Study Guide - Exam 6

Study Guide - Exam 6 - Marketing Study Guide Exam 5 Chapter...

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Marketing Study Guide Exam 5 Chapter 17 Price – the amount of money that is charged for “something’ of value. Almost every business transaction in our modern economy involves and exchange of money – the price – for something. Target return objective – sets a specific level of profit as an objective. This is usually stated as a percentage of sales or of capital investment. Has advantages in a large company. Profit maximization objective – seeks to get as much profit as possible but doesn’t always lead to high prices Sales-oriented objective – seeks some level of unit sales, dollar sales, or share of market – without referring to profit Status quo objectives – don’t rocking the pricing boat objectives. Common when the total market is not growing Nonprice competition – aggressive action on one or more of the Ps other than Price Administered prices – consciously set prices. Instead of letting daily market forces (or auctions) decide their prices, most firms set their own prices One-price policy – offering the same price to all customers who purchase products under essentially the same conditions and in the same quantities. Makes pricing easier Flexible-price policy – offering the same product and quantities to different customers at different prices Skimming price policy – tries to sell to top (skim the cream) of a market – the top of the demand curve – at a high price before aiming at more price-sensitive customers. May maximize profits in the market introduction stage Penetration pricing policy – tries to sell the whole market at one low price. This is wise when the elite market is small. Introductory price dealing – temporary price cuts – to speed new products into a market and get customers to try them. Plan is to raise prices as soon as the introductory offer is over. Basic list prices – the prices final customers or users are normally asked to pay for products Discounts – reductions from list price given by a seller to buyers who either give up some marketing function or provide the function themselves Quantity discounts – discounts offered to encourage customers to buy in larger amounts. Usually given in discounts, sometimes given as free or bonus products. Cumulative quantity discounts – apply to purchases over a given period – such as a year – and the discount usually increases as the amount purchased increases. Encourages repeat buying and develops loyalty and ongoing relationships. Noncumulative quantity discounts – apply only to individual orders, such discounts encourage larger orders but do not tie a buyer to the seller after that one purchase. Seasonal discounts –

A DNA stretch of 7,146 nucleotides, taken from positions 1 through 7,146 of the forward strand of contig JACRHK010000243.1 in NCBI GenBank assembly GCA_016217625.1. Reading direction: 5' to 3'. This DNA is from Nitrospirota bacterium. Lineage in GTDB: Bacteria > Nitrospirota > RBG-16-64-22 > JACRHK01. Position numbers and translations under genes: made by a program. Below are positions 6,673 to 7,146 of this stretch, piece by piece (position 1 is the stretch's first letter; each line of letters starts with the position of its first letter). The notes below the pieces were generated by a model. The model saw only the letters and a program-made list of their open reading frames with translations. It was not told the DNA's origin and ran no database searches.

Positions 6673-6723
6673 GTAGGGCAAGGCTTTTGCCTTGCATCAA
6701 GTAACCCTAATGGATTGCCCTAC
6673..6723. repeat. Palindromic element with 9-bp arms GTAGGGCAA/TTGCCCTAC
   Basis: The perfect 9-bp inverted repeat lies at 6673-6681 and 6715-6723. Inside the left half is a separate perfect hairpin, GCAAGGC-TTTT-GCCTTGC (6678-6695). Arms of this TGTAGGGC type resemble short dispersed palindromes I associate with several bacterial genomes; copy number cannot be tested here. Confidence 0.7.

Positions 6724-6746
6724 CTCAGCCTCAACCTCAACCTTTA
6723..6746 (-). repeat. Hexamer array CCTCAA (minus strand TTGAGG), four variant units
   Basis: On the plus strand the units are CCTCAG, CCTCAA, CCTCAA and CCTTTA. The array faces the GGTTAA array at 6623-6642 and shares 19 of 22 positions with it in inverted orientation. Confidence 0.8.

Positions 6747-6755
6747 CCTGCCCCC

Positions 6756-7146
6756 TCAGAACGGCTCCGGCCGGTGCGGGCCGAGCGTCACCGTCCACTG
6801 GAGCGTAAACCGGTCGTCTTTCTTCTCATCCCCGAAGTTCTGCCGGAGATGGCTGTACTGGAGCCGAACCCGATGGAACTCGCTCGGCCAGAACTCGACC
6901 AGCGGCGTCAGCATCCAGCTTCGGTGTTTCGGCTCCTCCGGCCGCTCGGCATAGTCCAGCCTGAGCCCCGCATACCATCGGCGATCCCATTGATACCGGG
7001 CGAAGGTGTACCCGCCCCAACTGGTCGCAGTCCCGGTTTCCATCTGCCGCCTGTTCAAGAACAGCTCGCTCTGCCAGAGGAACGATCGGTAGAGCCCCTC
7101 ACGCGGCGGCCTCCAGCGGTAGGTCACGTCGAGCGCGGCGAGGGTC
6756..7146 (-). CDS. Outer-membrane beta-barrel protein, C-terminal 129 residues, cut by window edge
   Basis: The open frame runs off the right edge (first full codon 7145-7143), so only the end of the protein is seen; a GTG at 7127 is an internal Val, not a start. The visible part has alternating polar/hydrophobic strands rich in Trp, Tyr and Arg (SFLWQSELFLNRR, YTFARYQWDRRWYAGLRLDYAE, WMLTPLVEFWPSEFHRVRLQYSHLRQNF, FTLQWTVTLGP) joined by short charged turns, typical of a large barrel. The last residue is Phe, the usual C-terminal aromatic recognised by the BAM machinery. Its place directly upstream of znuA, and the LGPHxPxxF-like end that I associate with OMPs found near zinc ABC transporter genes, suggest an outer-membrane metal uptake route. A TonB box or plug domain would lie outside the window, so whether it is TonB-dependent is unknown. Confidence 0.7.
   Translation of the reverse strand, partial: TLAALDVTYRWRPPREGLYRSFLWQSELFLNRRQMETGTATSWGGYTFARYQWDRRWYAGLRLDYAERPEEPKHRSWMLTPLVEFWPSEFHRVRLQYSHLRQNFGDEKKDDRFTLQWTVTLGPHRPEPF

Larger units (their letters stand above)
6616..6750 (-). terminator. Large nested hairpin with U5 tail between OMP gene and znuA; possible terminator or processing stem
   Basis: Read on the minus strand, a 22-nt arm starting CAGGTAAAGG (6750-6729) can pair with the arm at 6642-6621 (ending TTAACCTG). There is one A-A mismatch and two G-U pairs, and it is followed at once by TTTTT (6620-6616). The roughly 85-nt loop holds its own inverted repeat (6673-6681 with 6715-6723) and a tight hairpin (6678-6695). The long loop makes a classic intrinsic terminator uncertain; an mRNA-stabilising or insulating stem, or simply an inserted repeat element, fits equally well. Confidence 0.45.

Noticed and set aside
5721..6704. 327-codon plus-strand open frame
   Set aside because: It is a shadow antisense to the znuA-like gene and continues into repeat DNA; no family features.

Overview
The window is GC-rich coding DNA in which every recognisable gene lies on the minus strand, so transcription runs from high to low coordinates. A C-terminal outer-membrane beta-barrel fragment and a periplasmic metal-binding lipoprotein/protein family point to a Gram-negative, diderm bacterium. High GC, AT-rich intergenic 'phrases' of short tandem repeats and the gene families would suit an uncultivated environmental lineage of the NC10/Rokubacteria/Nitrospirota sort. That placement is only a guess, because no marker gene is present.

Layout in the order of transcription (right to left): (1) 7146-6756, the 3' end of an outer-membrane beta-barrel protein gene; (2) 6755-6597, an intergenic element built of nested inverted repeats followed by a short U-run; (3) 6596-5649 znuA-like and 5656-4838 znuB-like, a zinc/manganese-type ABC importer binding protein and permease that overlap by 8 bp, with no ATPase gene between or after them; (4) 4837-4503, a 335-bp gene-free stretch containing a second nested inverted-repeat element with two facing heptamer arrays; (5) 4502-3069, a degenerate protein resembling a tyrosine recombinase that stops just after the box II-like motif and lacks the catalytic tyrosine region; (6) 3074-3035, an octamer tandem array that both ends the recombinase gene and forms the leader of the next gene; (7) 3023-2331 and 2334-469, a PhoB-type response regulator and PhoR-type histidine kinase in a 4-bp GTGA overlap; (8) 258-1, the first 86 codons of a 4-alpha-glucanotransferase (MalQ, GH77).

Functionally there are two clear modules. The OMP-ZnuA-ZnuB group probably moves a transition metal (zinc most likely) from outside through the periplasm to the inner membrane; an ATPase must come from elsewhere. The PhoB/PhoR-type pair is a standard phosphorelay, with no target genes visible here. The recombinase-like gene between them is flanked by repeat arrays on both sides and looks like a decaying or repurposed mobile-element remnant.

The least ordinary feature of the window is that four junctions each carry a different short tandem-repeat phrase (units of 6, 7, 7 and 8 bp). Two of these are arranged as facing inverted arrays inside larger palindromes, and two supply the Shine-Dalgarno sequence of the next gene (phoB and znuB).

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This note was uploaded on 07/09/2008 for the course BCOR 2400 taught by Professor Rexmoody during the Fall '08 term at Colorado.

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Study Guide - Exam 6 - Marketing Study Guide Exam 5 Chapter...

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